On Wednesday, September 30, the University of British Columbia finally turned 100 years old.
After a century since opening its doors to students in 1915, B.C.’s biggest university marked the occasion by recreating an iconic image known to students and the community around the world.
Students form a now-iconic image, spelling out ‘UBC’ on the Point Grey land.
The old black and white image was taken on October 28, 1922 at the end of the ‘Great Trek’, a march from the university’s Fairview campus at the current site of Vancouver General Hospital to the Point Grey site which was then undeveloped land. The Trek was a protest to the provincial government to supply the university with the funds needed to build a bigger and better campus in Point Grey.
But seven years before, the university was just getting started at its former home on the Fairview Slopes. In 1920, there were only about 1,200 registered students, but already too many to fit inside most of the school’s classrooms and lecture halls.
An aerial view of the Fairview Campus in 1919, located at the current site of Vancouver General Hospital.
Since its birth in 1915, UBC has been fighting obstacles and boundaries to remain relevant and one of the world’s best universities. Two World Wars which hurt both the university’s population and financial records marked UBC’s staggered growth at the beginning of the 20th century. Five years of free tuition during the First World War helped keep the university populated, but did not help financially.
Student and community pressure to build a new campus mounted in the early 1920s until the B.C. government finally decided to embark on a new chapter of education in the province.
The Library with surrounding foliage and a reflecting pool in 1928.
The next few decades were spent fighting international crisis while trying to develop a campus. First the Great Depression stalled construction and plans and then World War Two put UBC in a whole new mindset to help fight the war at home and abroad.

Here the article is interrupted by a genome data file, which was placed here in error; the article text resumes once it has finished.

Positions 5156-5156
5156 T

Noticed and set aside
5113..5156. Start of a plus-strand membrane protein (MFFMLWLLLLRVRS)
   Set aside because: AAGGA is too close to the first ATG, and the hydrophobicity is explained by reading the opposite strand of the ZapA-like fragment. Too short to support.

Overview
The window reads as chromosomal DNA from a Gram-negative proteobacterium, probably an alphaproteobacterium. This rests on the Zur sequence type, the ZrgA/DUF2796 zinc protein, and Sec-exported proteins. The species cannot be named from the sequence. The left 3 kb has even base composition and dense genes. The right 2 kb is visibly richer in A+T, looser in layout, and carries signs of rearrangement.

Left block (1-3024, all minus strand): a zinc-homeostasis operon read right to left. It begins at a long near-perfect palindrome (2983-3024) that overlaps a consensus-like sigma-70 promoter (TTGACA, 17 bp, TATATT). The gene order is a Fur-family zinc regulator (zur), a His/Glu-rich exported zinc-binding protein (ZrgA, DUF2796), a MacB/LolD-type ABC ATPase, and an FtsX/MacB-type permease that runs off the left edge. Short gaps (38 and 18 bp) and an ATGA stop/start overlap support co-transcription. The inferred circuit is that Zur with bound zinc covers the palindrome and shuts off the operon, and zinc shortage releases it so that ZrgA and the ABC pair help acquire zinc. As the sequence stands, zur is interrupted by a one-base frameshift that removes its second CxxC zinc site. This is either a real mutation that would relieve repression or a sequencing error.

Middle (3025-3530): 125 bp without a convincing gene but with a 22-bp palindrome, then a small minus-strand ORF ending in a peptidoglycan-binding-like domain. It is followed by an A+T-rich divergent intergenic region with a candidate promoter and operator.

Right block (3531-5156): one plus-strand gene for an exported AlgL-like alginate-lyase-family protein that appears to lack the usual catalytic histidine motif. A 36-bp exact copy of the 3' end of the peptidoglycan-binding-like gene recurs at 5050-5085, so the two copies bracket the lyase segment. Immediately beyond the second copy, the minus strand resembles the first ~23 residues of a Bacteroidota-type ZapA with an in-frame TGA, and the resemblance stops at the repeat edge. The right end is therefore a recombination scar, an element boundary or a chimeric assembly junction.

The 1950s marked a new era of success for UBC as the university restarted its rapid expansion and growth from a couple buildings into a couple dozen. More money from the government and a broadening depth of academic studies began to shape UBC into a well-known institution. Events like the 1954 Commonwealth Games on campus and a visit from Queen Elizabeth II in 1959 marked the school’s international success.
Empire Pool, UBC’s outdoor pool used in the 1954 Commonwealth Games, under construction in 1954. The pool was recently closed, but was a popular spot for students to attempt a high dive in their skivvies after dark.
Student life blossomed in the 1960s as the campus kept growing and attracting a diverse range of students. Numerous clubs like the Chinese Varsity Club and the Varsity Outdoor club kept students busy and social after class. But overcrowding at UBC forced the government to allow institutions like Simon Fraser University, the University of Victoria and BCIT to open. As a kind gesture, UBC even donated books and staff to SFU in order for them to set up their operations.
Students taking in a lecture inside the Buchanan building lecture hall in 1960. Students today still take classes in this room, but are treated to more comfortable seating.
Between the 1970s and present day, UBC settled itself as a world-leading institution and one of the most prestigious universities in Canada. Student life has included intramurals and recreation, fraternities and sororities, clubs, on-campus residence, annual parties and concerts and many more memorable traditions. Despite ongoing financial stress and seemingly endless leadership transitions, there is little doubt UBC will continue to change the lives of students, staff and faculty, and develop world-changing research, for another 100 years or more.
The Irving K. Barber Learning Centre half completed in September 2005.
“For one hundred years, UBC has attracted the best and brightest thinkers, researchers and scientists from around the world,” said Premier Christy Clark. “UBC has become a global presence, a source of pride to all British Columbians, and has been instrumental in driving positive change throughout the world.”
“It is my honour to lead UBC during its Centennial year and celebrate a century of excellence in learning, research and community engagement,” said Interim President Martha Piper. “UBC has risen from modest beginnings in 1915 to become one of the world’s leading universities, with an exceptional learning environment and outstanding research in the service of the people of British Columbia, Canada and the world.”
UBC now has a population of 60,000 students along with 305,000 alumni living in over 120 countries.
See photos and a timelapse video below of the UBC community recreating the iconic ‘UBC’ photo: